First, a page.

EPRI finds room to grow next door

One of University Research Park’s oldest residents continues to grow. EPRI has completed renovating and occupying the former Verbatim building next door – now officially EPRI Building No. 3. “They did a very good job of turning a big, empty factory into a really well-lighted and good looking office, lab and meeting facility,” says EPRI spokesman Jeremy Dreier.


The Electric Power Research Institute, a U.S.-based nonprofit company, serves the global energy industry from several key locations including the Charlotte facility on Harris Boulevard, where more than 200 people conduct research into improving power grids and preventing power-plant failures.

EPRI Charlotte also hosts more than 2,000 visitors a year from across the globe. “We do research and development in a highly collaborative way, which means we bring a lot of people into the process,” Dreier said. Visitors come to help develop those improvements and to learn how to implement them.

The EPRI Charlotte campus now includes 45 acres and three buildings totaling more than 300,000 square feet. The 107,000-square-foot “new” building was erected in 1984 by Verbatim to make floppy discs. Speed Channel occupies an adjacent building that was also part of the Verbatim complex.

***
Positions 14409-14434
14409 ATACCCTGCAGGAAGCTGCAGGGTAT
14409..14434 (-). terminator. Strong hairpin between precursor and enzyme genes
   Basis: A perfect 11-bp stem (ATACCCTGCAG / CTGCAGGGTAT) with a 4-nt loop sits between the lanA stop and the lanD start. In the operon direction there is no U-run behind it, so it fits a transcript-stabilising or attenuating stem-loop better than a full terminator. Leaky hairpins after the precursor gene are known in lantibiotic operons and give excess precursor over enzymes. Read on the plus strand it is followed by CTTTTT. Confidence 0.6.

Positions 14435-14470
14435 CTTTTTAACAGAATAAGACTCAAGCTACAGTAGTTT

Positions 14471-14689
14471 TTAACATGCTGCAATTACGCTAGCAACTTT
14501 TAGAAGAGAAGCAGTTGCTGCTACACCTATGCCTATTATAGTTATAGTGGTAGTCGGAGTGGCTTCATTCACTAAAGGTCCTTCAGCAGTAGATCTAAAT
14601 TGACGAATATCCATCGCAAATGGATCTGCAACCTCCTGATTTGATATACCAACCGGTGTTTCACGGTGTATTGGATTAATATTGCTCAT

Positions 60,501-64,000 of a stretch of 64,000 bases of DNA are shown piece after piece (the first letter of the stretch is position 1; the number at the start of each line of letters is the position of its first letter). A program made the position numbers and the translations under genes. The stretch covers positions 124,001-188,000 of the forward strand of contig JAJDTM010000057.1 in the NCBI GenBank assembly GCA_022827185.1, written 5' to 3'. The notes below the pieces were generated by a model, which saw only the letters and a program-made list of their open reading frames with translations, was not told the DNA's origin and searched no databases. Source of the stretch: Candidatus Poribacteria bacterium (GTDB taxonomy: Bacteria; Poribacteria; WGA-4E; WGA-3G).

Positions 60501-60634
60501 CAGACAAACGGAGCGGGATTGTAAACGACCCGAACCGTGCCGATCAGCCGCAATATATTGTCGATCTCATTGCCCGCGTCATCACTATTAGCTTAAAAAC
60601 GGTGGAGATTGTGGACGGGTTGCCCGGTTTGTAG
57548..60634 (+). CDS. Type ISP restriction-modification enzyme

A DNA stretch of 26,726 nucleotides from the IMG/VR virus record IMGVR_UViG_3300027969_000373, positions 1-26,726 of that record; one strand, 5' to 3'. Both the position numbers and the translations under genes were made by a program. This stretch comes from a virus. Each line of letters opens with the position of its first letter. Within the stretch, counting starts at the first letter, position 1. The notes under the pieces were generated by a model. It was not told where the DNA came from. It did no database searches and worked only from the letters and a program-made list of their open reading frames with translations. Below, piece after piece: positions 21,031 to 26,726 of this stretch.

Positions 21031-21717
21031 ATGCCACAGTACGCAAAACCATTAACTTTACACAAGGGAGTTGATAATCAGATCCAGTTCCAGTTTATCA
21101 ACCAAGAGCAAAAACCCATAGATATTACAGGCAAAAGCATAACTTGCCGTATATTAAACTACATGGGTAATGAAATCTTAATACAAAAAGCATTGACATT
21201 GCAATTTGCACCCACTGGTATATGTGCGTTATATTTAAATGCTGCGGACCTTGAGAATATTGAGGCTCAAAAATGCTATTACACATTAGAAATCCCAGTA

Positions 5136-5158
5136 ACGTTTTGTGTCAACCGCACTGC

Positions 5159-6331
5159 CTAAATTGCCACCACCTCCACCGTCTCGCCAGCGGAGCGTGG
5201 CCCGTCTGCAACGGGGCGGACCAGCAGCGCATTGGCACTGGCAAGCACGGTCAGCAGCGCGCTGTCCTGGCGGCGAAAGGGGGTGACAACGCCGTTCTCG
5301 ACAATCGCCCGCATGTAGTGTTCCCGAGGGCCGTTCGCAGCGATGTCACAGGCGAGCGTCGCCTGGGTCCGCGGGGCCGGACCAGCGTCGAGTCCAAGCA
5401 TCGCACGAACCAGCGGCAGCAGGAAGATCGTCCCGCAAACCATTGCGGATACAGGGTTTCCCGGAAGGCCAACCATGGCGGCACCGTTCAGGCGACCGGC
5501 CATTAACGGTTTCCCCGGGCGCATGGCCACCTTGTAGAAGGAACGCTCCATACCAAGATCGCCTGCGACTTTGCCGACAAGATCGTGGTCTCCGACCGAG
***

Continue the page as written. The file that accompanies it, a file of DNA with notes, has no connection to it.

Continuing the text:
EPRI’s renovations include a 5,400-square-foot meeting area that can handle large groups or be subdivided into six smaller rooms. EPRI already has a full-service cafeteria for its visitors. “An advantage of hosting bigger meetings on your own campus is that it helps you manage costs, and makes it very convenient for EPRI people to go in and out of the meeting,” Dreier said.


EPRI said it bought the Verbatim building and 24 acres to accommodate growth in its business here, particularly as Charlotte establishes itself as national energy hub. Duke Energy recently became the county’s largest electric utility by market value. Meanwhile, enrollment at UNC Charlotte’s engineering school surged 40 percent this year, with many students studying energy-related fields.

“We are extremely bullish on Charlotte,” Dreier said – and on University City.

“You know, the University City area really has the complete package. It has good accommodations. It has great food. It’s a straight shot to both the airport and downtown.

“The biggest utility in the country is headquartered here in Charlotte, and we can be at Duke’s offices or they can be here in a few minutes. And Charlotte is a great city to get in and out of for the whole world.”

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